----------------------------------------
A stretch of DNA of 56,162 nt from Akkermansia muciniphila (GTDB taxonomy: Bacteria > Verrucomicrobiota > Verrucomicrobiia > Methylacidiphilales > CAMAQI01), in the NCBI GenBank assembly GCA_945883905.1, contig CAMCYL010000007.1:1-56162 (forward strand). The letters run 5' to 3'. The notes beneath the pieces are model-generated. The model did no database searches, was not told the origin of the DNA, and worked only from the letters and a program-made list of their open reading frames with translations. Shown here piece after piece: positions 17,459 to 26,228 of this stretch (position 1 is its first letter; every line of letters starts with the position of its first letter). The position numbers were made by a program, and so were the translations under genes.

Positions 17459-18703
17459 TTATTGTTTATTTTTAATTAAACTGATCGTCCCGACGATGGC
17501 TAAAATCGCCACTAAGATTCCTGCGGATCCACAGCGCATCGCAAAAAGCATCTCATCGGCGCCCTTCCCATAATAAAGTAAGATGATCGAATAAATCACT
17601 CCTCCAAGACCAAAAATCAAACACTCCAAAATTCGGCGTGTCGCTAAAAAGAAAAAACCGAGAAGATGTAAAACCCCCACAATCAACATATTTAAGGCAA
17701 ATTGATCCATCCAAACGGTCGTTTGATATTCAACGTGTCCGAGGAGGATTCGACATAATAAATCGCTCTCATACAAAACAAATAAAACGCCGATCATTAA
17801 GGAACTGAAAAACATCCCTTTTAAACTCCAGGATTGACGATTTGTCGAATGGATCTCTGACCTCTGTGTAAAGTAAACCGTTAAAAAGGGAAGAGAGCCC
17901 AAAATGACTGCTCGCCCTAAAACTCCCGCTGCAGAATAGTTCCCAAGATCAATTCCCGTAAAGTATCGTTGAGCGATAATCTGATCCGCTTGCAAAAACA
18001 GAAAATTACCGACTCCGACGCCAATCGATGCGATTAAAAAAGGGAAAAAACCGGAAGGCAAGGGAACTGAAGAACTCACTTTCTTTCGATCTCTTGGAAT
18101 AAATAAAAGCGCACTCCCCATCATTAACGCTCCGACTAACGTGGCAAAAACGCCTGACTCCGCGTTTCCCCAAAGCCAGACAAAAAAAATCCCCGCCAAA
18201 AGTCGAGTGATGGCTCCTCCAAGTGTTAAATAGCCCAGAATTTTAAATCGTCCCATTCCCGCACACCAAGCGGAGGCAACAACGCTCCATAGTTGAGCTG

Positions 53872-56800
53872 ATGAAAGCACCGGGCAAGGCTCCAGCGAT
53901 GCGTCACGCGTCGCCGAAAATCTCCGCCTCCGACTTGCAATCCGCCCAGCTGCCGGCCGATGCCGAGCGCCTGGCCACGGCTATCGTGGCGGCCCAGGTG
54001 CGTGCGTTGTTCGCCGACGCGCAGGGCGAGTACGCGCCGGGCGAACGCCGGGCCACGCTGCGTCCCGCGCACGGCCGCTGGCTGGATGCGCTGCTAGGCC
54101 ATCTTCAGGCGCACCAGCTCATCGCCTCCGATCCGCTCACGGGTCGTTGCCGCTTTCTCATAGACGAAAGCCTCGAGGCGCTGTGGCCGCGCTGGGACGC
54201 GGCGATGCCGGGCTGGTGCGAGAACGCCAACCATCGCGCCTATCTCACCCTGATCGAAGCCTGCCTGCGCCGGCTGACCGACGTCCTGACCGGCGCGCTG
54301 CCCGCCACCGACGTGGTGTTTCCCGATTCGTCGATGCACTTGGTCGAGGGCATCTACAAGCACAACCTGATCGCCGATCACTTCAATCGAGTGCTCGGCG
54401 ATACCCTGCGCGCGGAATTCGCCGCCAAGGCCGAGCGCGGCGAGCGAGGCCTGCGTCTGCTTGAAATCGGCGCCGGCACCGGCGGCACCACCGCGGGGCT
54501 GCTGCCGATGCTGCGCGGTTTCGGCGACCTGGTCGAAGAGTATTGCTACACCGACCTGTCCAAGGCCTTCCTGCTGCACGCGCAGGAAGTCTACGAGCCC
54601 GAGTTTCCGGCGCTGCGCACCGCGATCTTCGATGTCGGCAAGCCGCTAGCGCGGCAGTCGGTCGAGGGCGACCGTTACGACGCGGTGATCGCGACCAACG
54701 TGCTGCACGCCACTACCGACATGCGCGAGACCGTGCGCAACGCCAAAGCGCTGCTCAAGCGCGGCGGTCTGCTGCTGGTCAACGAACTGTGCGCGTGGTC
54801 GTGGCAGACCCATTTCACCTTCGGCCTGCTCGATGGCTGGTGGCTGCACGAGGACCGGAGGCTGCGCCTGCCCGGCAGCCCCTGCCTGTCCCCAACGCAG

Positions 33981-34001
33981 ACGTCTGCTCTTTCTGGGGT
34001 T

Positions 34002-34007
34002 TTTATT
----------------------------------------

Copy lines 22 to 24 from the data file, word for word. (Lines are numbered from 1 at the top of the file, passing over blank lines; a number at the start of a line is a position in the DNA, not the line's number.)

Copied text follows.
54701 TGCTGCACGCCACTACCGACATGCGCGAGACCGTGCGCAACGCCAAAGCGCTGCTCAAGCGCGGCGGTCTGCTGCTGGTCAACGAACTGTGCGCGTGGTC
54801 GTGGCAGACCCATTTCACCTTCGGCCTGCTCGATGGCTGGTGGCTGCACGAGGACCGGAGGCTGCGCCTGCCCGGCAGCCCCTGCCTGTCCCCAACGCAG

Positions 33981-34001